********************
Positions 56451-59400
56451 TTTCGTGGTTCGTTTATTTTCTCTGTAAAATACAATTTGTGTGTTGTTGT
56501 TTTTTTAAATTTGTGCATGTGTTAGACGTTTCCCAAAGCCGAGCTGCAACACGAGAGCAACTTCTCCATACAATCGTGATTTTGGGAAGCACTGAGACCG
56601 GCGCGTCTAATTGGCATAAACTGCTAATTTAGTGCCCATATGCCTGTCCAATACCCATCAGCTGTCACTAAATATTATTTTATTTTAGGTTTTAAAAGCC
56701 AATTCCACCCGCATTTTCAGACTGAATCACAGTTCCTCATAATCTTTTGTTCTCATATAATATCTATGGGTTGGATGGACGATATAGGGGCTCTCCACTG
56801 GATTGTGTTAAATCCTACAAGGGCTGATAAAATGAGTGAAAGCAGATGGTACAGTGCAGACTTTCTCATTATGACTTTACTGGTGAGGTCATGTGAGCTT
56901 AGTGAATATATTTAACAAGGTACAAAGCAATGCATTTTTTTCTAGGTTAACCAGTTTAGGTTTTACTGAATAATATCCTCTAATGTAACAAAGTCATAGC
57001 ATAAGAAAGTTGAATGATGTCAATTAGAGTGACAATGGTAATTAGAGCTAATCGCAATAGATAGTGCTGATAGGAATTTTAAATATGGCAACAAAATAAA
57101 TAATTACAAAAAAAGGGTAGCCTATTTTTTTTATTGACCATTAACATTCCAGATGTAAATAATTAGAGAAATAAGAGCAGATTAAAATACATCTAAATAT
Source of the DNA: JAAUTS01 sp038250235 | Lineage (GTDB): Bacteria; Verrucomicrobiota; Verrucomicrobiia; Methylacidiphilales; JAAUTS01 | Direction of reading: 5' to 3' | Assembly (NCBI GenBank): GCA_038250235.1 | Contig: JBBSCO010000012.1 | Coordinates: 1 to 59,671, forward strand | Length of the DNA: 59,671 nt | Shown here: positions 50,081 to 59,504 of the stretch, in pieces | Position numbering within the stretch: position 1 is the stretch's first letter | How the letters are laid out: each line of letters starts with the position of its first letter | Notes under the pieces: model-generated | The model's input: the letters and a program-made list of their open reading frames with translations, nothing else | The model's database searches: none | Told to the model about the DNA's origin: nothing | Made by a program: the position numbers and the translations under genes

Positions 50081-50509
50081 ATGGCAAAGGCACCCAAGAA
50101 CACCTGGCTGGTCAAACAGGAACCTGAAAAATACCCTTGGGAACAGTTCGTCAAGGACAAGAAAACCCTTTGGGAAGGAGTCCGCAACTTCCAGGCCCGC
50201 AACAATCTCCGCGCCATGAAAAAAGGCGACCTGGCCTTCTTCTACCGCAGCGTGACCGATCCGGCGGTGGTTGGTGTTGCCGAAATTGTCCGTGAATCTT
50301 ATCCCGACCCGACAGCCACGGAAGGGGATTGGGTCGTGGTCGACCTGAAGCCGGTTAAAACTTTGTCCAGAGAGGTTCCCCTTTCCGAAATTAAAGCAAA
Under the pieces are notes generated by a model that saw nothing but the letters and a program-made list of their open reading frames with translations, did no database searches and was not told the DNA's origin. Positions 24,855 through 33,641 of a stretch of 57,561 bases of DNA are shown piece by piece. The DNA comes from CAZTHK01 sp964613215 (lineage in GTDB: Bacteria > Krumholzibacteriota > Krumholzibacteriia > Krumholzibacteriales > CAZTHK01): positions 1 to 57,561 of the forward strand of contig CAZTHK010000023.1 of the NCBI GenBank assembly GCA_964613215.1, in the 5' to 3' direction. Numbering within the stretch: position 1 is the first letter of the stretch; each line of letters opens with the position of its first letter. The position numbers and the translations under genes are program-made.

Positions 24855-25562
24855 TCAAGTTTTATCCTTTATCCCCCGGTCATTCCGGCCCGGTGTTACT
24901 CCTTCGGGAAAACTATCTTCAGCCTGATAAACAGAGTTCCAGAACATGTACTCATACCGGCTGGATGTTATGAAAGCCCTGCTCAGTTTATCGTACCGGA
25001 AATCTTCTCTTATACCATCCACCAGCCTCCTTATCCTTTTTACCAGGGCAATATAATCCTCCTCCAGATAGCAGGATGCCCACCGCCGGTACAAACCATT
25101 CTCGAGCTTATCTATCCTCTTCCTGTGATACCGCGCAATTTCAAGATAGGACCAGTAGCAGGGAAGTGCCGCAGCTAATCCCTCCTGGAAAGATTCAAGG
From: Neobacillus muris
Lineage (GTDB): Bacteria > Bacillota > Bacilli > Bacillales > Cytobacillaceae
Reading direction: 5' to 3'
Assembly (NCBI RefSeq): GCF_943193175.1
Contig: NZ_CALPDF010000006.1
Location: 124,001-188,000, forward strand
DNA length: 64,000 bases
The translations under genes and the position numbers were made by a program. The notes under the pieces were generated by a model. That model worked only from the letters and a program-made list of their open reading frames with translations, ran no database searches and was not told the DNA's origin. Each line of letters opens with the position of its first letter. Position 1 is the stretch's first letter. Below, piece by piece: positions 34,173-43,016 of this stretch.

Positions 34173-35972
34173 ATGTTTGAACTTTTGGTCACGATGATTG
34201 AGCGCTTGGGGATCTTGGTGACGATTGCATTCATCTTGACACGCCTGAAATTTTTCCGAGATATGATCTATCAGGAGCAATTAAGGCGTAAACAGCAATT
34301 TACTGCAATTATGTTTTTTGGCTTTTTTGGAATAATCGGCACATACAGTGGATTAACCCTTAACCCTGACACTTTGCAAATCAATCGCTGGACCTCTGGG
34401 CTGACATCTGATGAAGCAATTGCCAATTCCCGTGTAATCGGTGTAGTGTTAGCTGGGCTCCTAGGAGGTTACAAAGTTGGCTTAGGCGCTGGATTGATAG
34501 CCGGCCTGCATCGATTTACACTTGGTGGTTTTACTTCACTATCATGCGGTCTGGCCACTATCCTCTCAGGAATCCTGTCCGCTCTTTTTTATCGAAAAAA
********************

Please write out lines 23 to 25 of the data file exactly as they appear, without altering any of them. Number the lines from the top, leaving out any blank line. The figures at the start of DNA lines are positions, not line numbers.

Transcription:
Lineage (GTDB): Bacteria > Bacillota > Bacilli > Bacillales > Cytobacillaceae
Reading direction: 5' to 3'
Assembly (NCBI RefSeq): GCF_943193175.1